The Earliest Combination of Sound and Film Made by W.K.L. Dickson, circa 1894/1895
WATCH to see and hear the original Edison Kinetophonographic movie that combined sound and film made by W.K.L. Dickson.
Courtesy the Library of Congress
W.K.L. Dickson Greets Friends of the Phonograph - William Dickson moving hat from one hand to another, Edison Studio, May 1891 Courtesy Library of Congress
PBS Mini-Documentaries related to the Phonograph
Edison: From the Telephone and Telegraph Comes the Phonograph - An American Experience video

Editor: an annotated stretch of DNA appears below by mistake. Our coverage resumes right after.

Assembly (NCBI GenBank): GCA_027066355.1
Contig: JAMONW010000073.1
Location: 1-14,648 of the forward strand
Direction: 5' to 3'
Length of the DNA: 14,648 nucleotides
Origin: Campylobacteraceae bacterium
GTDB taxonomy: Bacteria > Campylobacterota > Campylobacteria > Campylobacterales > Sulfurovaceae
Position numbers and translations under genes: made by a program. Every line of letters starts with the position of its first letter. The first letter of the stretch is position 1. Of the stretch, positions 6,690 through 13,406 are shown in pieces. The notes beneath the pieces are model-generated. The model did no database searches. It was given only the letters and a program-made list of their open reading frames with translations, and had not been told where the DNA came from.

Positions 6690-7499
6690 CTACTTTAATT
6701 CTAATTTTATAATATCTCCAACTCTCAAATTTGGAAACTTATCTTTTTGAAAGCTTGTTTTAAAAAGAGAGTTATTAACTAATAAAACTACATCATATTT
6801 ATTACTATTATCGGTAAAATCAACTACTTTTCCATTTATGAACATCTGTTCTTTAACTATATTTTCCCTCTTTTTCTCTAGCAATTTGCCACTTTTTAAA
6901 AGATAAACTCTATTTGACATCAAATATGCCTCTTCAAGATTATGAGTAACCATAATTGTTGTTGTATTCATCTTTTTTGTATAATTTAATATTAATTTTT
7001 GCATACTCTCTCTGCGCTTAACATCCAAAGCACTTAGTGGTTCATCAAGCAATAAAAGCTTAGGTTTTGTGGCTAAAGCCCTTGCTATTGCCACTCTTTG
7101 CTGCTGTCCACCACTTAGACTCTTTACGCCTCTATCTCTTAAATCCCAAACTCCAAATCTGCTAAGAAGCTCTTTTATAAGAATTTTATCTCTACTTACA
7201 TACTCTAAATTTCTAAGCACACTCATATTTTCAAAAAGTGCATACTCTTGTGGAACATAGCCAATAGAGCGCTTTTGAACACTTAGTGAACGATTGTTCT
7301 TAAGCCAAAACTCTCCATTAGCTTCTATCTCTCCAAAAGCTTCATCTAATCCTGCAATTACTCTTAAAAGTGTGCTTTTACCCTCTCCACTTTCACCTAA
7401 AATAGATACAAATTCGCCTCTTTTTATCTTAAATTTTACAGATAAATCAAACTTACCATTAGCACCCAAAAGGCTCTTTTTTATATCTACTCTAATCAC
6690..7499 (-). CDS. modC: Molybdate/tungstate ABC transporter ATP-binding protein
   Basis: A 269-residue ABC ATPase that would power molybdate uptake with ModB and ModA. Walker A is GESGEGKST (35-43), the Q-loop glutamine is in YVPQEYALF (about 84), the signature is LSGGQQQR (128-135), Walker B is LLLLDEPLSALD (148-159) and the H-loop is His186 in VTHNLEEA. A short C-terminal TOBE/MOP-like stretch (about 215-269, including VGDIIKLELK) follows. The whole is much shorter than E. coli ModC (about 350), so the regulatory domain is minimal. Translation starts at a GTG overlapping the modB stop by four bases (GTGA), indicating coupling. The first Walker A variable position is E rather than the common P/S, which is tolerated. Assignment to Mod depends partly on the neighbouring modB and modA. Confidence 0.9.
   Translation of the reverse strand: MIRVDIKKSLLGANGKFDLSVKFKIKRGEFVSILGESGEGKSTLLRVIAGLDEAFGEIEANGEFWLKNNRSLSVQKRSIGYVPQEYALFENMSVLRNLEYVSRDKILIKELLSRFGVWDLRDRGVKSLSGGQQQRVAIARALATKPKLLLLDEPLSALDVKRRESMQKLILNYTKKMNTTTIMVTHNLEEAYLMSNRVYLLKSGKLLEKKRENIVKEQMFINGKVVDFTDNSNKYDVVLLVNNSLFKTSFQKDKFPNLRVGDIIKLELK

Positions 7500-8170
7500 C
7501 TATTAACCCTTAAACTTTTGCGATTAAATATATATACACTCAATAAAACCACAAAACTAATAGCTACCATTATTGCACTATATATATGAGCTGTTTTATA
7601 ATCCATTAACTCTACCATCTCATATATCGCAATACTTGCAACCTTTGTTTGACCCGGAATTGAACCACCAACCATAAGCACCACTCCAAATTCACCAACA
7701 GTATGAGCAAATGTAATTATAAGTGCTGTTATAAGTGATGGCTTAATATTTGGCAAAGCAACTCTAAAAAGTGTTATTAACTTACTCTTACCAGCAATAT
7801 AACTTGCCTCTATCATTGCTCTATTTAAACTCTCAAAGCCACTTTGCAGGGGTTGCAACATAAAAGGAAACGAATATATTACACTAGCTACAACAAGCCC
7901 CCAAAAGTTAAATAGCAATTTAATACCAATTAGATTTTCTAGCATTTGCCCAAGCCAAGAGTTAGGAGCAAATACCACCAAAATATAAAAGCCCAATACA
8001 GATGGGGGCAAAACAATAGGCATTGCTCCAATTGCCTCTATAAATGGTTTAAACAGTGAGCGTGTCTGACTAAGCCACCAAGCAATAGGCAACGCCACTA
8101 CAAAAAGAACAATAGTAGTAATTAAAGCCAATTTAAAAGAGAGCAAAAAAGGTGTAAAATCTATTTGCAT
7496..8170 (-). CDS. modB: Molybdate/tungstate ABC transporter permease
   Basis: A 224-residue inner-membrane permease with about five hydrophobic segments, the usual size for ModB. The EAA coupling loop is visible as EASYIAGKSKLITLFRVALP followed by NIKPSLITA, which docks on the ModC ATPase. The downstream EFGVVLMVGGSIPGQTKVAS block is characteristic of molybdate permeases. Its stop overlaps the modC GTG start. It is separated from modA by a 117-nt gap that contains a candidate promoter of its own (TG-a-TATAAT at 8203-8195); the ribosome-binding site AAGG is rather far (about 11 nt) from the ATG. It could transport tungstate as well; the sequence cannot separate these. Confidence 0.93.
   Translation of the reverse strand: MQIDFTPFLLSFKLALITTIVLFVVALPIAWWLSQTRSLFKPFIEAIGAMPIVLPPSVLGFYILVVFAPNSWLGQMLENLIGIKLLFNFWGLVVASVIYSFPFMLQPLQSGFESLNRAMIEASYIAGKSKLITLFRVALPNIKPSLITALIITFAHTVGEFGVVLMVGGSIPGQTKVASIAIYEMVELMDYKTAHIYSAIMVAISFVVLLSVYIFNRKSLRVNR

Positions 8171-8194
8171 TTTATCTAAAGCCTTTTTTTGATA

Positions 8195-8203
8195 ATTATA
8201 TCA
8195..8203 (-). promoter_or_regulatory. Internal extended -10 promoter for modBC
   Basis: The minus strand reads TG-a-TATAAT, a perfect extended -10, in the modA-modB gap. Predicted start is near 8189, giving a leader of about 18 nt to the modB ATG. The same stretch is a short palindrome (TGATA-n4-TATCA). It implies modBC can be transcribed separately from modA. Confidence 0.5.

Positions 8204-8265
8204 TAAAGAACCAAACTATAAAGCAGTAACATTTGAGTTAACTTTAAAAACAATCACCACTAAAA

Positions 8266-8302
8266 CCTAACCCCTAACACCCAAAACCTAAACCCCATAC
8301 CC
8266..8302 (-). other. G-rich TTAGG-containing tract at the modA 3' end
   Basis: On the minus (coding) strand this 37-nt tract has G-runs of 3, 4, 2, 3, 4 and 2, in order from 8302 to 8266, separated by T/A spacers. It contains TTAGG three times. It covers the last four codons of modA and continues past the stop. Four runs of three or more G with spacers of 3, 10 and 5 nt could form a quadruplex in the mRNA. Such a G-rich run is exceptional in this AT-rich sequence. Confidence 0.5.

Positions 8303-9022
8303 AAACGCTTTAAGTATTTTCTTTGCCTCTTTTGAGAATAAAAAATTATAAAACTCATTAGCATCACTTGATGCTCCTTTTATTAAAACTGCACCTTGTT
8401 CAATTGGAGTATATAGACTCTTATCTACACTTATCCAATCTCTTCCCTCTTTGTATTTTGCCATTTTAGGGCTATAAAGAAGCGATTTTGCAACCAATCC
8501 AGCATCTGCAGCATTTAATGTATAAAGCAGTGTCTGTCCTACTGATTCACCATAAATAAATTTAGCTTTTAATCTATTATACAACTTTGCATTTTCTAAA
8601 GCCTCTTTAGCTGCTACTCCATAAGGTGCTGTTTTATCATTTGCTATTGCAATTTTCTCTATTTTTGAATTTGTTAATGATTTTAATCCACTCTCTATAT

Discover how one invention led to another when Thomas Edison and his Menlo Park laboratory team refined Alexander Graham Bell’s telephone and, along the way, invented the phonograph, a device, said the New York Times, destined to "entirely eclipse" the telephone.(1)
On December 7, 1877 Thomas Edison demonstrated his phonograph at the New York City offices of the nation’s leading technical weekly publication, “Scientific American.” This video features that event and the fame it brought to Edison (2:14 excerpted from the 2015 PBS American Experience “Edison.”)
The Vitascope 1896, The Phonoscope
Edison offered lantern slides of his "Old Couple" decalcomania to Edison Dealers, especially designed for use at moving picture shows, magic lantern exhibitions, etc., at a price of 35c each in plain black and white, or 90c in colors. Edison Phonograph Monthly, February 1910
Munsey's Magazine, April 1901 (quarter page ad, The Collection of Phonographia, PM-1827)